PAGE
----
How does an angioplasty work?

Angioplasty uses a high pressure ballon of a diameter close to that of the intended target vessel. By expandning the balloon, the atherosclerotic plaque is disrupted and remodeled into a larger lumen. This is done via a catheter and guidewire placed into your vessels. Typical patients can go home the same day if an angioplasty is all that is required.

Where does an angioplasty work the best?

Angioplasty works best in large vessels with short, even narrowings. As a vessel becomes smaller (as in the smaller vessels in the leg), completely blocked (or occluded), unevenly narrowed, or the lesions become longer, an angioplasty has less benefit.

How can an angioplasty not work?

An angioplasty can fail immediately by causing a vessel to ‘dissect’, or split on the inside. It also can not break the hardened artery in a way that does not recoil. Over time, an angioplasty can narrow down from scarring on the inside, or from progression of your hardening of the arteries from continued Atherosclerosis. This is especially so if you are a smoker of tobacco and continue to smoke!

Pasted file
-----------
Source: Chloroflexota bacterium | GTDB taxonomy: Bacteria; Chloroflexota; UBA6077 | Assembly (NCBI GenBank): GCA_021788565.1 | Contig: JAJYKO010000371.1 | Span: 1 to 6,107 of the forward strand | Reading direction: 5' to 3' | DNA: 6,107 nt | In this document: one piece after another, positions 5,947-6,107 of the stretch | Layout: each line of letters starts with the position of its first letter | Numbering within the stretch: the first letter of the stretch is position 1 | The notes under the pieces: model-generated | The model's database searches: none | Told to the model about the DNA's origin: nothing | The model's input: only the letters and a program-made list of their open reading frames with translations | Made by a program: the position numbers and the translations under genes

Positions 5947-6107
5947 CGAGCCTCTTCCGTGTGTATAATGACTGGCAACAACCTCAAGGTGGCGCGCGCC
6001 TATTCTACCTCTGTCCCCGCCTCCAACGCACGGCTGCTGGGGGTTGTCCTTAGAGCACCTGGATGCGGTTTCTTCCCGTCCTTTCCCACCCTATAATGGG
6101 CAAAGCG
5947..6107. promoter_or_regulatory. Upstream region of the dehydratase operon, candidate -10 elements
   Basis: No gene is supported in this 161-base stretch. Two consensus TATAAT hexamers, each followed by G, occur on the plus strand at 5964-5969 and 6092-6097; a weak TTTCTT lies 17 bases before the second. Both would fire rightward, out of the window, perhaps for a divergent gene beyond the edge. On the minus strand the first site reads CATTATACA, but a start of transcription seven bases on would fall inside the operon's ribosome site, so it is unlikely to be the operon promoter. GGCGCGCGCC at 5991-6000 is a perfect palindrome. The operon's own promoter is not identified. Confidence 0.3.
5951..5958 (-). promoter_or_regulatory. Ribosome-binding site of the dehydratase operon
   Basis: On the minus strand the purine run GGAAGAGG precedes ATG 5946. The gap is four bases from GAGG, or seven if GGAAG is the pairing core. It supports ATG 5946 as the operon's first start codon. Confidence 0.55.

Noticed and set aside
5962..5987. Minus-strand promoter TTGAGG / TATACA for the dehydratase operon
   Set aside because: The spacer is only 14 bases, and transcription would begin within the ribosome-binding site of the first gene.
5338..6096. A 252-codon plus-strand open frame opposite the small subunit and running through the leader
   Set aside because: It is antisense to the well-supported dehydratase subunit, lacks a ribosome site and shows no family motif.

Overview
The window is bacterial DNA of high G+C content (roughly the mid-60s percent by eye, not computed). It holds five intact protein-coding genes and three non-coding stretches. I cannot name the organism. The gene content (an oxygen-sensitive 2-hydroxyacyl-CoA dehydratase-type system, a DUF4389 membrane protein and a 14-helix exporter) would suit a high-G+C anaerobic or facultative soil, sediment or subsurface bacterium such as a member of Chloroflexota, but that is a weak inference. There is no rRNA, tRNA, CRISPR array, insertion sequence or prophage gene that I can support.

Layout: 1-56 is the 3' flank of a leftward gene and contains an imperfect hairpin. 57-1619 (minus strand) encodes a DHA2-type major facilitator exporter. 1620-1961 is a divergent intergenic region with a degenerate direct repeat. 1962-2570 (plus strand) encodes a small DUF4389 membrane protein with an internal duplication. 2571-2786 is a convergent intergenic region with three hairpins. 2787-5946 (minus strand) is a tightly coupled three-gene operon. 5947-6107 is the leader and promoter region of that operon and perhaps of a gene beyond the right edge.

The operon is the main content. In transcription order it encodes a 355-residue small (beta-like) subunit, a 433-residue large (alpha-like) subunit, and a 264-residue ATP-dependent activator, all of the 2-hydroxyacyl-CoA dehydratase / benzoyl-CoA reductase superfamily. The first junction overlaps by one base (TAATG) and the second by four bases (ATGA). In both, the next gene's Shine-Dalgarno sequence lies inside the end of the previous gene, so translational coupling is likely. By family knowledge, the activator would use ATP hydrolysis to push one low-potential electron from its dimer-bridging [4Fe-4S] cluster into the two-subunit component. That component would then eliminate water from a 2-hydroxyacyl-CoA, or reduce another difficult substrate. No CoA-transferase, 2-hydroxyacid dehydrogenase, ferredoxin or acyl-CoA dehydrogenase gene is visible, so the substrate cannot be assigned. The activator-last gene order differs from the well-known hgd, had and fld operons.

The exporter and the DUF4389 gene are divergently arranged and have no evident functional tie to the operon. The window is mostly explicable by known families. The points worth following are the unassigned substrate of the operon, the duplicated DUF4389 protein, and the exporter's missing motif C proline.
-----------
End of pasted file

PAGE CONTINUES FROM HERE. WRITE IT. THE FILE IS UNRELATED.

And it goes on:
What can be done if an angioplasty is not successful?

Some vessel angioplasties can be salvaged for a good outcome with the placement of a Stent. A Stent is a mettalic mesh frame in the shape of a tube that is of similar size to your actual vessel. This can correct for the dissections that occur. Stents also decrease elastic recoil of the vessel. Stents as a primary mode for angioplasty have not been shown to increase long term patency however. The stented vessel is still subject to internal scarring and progressive hardening of your arteries. Many times a patient who cannot get a satisfactory result from an angioplasty can be treated by a bypass operation

How come my heart vessels can get an angioplasty, but my leg vessel cannot?